Their annual journal comes out (or gets to me in the US) in December. I always look forward to it, and this year’s issue is just great. Maybe 6 articles on oak furniture – how could I not like it? their newsletters are even better. If you listened to me last year, then you’re reading yours now…if not…click the link.
That’s the links – there’s one other thing. A reader wrote yesterday and asked for more pictures of some 2-panel chests from Devon that I once posted. I have few shots of these creatures – I’ve seen 2 of them. I plan on putting one my versions of these in the upcoming (a year from now) book. Here’s some of what I have:
this one just exists as a chest-front…now separated from the rest of the object. I first saw it in England, then it sold to an American collector. Dated on the 10″wide center muntin “EC 1669″.
Here’s one of the panels; these are over 12″ wide.
The other one is still a chest, still in England. “R A P 1682″ on the muntin. These are both made from flatsawn stock, or varying quality. This one retains some of the pained background; photos are not as good as what I got above, no tripod on that trip. To my eye, these are the same maker.
When I made one, I changed a few things, as I often do. I hate the carved lower rail – I think it’s ugly. So I never do that one.
Here’s an oldie that got away, I think the same guy. We’ve never seen it. Also initialed “EC 1669″ – food for thought. Anyone sees this one, let me know. I’d love to see it.
Posted the 2015 teaching schedule, as far as I stands now. I have one or two more to add that I know of…
here’s the link, or the top of the page http://pfollansbee.wordpress.com/2015-teaching-schedule/
Finished building a box the other day; red oak, white pine. The original this is mostly based on had no till, but I’m shooting this one for the joinery book, so added a till. This box has a wooden hinge; a small extension is made on the rear board, so that it overhangs beyond the sides. Then this “pintle” is shaved round, and fits in a hole bored in the lid’s cleats to form the hinging action. Some shots of the process:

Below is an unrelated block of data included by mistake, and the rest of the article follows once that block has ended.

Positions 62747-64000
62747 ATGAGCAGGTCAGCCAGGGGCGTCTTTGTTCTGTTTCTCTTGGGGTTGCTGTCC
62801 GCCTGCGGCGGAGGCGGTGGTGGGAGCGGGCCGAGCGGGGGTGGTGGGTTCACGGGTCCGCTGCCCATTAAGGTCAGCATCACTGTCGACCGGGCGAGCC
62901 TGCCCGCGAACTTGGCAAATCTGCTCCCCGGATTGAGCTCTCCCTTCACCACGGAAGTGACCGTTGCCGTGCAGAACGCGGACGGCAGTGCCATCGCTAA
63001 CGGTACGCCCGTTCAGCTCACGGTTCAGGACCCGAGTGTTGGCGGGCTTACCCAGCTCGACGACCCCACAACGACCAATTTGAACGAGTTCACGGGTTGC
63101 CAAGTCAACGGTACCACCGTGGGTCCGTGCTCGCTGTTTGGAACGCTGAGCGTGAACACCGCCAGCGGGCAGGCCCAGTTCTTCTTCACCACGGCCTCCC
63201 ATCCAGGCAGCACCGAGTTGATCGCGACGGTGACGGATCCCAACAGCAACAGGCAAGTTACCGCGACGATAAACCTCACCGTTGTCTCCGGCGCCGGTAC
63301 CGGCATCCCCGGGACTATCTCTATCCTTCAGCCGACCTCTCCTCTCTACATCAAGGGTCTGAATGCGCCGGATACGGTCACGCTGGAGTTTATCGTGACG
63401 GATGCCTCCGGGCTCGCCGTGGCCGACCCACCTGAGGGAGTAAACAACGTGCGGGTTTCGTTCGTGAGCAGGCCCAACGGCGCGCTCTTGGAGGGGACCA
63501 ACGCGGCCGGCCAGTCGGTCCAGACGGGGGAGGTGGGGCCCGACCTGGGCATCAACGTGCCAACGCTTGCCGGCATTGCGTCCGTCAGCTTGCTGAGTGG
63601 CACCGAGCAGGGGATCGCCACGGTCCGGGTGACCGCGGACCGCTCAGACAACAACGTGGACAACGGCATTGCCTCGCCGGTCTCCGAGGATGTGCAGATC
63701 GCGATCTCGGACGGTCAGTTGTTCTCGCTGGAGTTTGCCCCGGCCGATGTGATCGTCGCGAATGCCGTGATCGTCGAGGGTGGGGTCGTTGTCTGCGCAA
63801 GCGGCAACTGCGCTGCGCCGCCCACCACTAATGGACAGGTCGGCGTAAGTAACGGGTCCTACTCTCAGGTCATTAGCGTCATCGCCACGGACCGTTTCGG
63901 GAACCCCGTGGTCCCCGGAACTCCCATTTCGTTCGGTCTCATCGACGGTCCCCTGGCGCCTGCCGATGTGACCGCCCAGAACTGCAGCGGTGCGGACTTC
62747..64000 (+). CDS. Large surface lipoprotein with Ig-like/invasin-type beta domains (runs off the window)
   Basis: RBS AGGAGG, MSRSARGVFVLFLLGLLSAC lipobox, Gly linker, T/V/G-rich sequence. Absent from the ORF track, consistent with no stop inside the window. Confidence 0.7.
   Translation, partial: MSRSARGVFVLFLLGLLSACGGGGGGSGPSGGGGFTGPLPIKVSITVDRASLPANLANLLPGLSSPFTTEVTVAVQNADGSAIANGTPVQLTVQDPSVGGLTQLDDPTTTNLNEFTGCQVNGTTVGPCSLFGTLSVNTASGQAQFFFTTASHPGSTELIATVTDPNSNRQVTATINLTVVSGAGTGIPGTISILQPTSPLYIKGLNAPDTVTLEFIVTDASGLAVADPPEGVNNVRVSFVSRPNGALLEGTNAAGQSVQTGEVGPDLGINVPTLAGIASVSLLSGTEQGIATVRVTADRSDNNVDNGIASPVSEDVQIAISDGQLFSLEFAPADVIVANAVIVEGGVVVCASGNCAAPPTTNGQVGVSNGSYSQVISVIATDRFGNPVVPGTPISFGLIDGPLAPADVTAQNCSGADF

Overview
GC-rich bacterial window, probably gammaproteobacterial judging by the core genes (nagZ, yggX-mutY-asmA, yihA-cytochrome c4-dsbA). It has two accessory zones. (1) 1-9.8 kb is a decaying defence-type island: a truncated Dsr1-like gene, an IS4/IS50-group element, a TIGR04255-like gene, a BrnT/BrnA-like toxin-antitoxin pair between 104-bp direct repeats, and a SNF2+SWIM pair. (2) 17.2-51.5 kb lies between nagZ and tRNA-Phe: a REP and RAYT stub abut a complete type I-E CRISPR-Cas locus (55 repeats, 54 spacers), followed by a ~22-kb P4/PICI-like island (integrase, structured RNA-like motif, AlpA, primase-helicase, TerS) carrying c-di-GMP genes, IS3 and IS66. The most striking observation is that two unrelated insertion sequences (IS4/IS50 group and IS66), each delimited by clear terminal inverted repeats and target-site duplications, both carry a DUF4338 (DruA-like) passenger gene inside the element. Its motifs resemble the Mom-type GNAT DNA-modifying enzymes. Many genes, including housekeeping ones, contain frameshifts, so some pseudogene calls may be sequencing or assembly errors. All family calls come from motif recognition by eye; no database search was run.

Here, the rear board’s rabbet is double-long. Much of this excess length will be cut away, leaving the pintle. This shows the saw cuts that define the pintle.
Then I split the waste off. Red oak splits very well.
The result. Next is just gets whittled to roughly round.
I jumped ahead and here I am nailing and clinching the cleat to the underside of the box’s lid. You can see the extended and rounded end of the cleat; with a hole bored in it.
There’s a little fumbling around to get the lid in place and nailed on. But here is the side view of the end result.
This box is a custom order, complete with initials. You can tell it’s modern, because the period way to render a “J” is to make it as an “I”. But the customer was leery of having this box read “IT” – so I made up a modern-ish “J”.
Then I went back to my carving
Ages ago is when. I always stop what I am doing when I see cedar waxwings. Last week, they were here for several days, devouring the crab apples down by the river. There were maybe 100 of them, dropping in and out of the apple, oblivious to me.
Here’s a young one, the breast is streaky…white feathers here & there still. Mask not quite done.
The day after I shot these, it snowed.
Waxwings were absent – replaced by American Robins – same gig, same m.o. Large flock, stripping the trees. (if you’re in the UK, think “thrush” – it’s not my fault someone came to the new world and named this bird “robin.”)
They will come back, both species, and eat the holly berries when it’s time.
I’m not ashamed, I can admit it – I now officially carve smiley faces. It’s Bob Van Dyke’s fault.
I watched the new Mary May/Lie-Nielsen carving video last night – https://www.lie-nielsen.com/product/basic-woodcarving-techniques-with-mary-may and wanted to pick up some tools & get carving. But it was 11:30 pm, & I didn’t want to wake up the kids. Had to wait for today. I started in on the next wainscot chair panel. You’ll see something you rarely see here; pencil and chalk. This was one of those 14″ wide radial panels – I didn’t want to mess it up. There’s no layout that I can discern on the original; so I sketched here & there, and started outlining with the V-tool. I spent almost 40 minutes to get it roughed out, but that included shooting photographs too.